Coursework is an integral part of all online courses and everyone enrolled will be expected to do coursework, but only those who have registered for credit will be awarded CATS points for completing work at the required standard. If you are enrolled on the Certificate of Higher Education you need to indicate this on the enrolment form but there is no additional registration fee.

Assignments are not graded but are marked either pass or fail.

All students who successfully complete this course, whether registered for credit or not, are eligible for a Certificate of Completion. Completion consists of submitting both course assignments and actively participating in the course forums. Certificates will be available, online, for those who qualify after the course finishes.

IT requirements

This course is delivered online; to participate you must to be familiar with using a computer for purposes such as sending email and searching the Internet. You will also need regular access to the Internet and a computer meeting our recommended minimum computer specification.

Fees

Home/EU Fee: £260.00
Non-EU Fee: £295.00
Take this course for CATS points: £10.00

Tutors

Mrs Emma Rose Barber

Emma Rose Barber is an art historian who has been teaching and lecturing for over twenty years. She specialises in the art of the Renaissance: the Italian Renaissance and the northern Renaissance. Latterly, she has become a specialist in medieval art and culture, in particular illuminated manuscripts, as part of her PhD studies. She was the head of the art history department at the British Institute in Florence between 2002-2006. Currently she teaches at the Open University and SOAS as well as the University of Oxford's department of continuing education. She has also recently started a blog called The Shy Churchgoer,dedicated to celebrating the art and history of churches.

Course aims

This course aims to introduce students to the major issues in the development of panel painting in Northern Europe during the period c.1430-1480, by:

  • Giving students the opportunity to see and discuss the work of the major artists of this period.
  • Providing critiques of these images which will enable students to engage with the context in which they were created.

Course objectives

  • To introduce students to the major artists active in Flanders and the Netherlands in the period c.1430-1480, with some reference also to France and Germany.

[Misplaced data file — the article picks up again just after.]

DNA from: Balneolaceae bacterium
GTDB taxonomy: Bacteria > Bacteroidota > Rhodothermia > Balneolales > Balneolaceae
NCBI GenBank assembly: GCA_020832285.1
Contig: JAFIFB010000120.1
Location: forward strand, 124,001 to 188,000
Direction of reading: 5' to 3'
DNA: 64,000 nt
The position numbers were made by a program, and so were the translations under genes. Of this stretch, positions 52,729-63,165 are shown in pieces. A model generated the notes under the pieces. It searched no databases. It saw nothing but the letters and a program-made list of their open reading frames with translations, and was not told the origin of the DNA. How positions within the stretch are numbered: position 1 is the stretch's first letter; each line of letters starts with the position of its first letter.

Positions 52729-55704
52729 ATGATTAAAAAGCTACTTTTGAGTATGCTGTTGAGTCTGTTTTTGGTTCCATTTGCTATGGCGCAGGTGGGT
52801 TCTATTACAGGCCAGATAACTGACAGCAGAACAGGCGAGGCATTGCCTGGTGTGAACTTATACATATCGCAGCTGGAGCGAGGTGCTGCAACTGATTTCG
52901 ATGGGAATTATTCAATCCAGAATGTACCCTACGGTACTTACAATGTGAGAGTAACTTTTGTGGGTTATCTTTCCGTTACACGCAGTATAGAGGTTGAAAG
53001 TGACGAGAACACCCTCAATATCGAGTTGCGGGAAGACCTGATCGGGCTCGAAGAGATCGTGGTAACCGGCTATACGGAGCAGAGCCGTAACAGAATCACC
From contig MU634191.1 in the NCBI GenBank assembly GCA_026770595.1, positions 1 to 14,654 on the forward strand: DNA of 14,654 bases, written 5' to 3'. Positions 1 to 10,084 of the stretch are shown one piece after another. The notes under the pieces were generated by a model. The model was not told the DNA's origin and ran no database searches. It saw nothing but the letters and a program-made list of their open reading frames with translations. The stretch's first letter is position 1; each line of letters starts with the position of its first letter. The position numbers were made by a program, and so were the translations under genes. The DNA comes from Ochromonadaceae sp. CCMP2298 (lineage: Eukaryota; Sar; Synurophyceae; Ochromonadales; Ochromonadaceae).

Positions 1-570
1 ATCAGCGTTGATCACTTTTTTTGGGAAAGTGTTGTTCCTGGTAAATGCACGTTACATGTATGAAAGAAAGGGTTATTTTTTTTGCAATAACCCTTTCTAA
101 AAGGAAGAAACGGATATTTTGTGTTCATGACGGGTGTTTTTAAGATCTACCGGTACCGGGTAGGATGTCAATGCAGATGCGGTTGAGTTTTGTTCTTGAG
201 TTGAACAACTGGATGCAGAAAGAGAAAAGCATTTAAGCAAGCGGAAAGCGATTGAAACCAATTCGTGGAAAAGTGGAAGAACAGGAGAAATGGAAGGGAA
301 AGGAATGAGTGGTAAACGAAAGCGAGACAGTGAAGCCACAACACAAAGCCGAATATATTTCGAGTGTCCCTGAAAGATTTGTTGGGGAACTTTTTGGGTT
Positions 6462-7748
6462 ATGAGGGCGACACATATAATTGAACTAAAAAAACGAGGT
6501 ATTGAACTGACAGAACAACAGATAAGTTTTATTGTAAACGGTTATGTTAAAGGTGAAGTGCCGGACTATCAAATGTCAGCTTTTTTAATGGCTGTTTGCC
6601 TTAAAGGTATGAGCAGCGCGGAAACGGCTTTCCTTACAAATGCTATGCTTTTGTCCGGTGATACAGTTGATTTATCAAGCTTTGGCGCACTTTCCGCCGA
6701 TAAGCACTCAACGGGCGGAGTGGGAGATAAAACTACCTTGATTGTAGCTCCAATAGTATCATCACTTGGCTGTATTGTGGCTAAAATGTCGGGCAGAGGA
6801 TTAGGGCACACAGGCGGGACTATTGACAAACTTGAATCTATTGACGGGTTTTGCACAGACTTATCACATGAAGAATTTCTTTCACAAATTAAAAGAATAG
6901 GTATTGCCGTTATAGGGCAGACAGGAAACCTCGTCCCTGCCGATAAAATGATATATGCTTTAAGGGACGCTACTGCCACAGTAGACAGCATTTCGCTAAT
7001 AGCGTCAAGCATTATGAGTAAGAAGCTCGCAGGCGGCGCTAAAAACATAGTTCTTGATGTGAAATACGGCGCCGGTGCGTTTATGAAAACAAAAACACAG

• To guide students reading about these artists, the relationships between them and the methods they employed.
  • To provide students with important background knowledge on medieval religious beliefs and practices which will help to contextualise the images.
  • To familiarise students with the key concept of disguised symbolism, and allow participants to amass a fund of knowledge about medieval iconography.
  • To enable students to decode many of the meanings of late medieval images with confidence, and to have an appreciation of the contexts of patronage and production techniques.

Teaching methods

  • Guided reading of online notes and recommended texts.
  • Group discussion of particular issues, based around questions posed in the online notes.
  • Interactive activity based on the iconography of a specific image.

Learning outcomes

By the end of this course you will be able to understand:

  • The artistic, religious and social context in which the artists of the Northern Renaissance worked.
  • The types of meanings which these images seem to embody.
  • The role of patrons and audience in the formulation of these works.


You will have gained the following skills:

  • The ability to recognise common motifs used by Northern Renaissance artists and to identify their points of origin.
  • The ability to describe and debate important concepts in late medieval religious belief which influenced artistic production and reception.
  • The ability to recognise and interpret common types of symbolism in Northern Renaissance art.

Assessment methods

Assessment for this course is based on two written assignments - one short assignment of 500 words due half way through the course and one longer assignment of 1500 words due at the end of the course.

Assignments are not graded but are marked either pass or fail.

Application

Please use the 'Book' or 'Apply' button on this page. Alternatively, please contact us to obtain an application form.

Level and demands

FHEQ level 4, 10 weeks, approx 10 hours per week, therefore a total of about 100 study hours.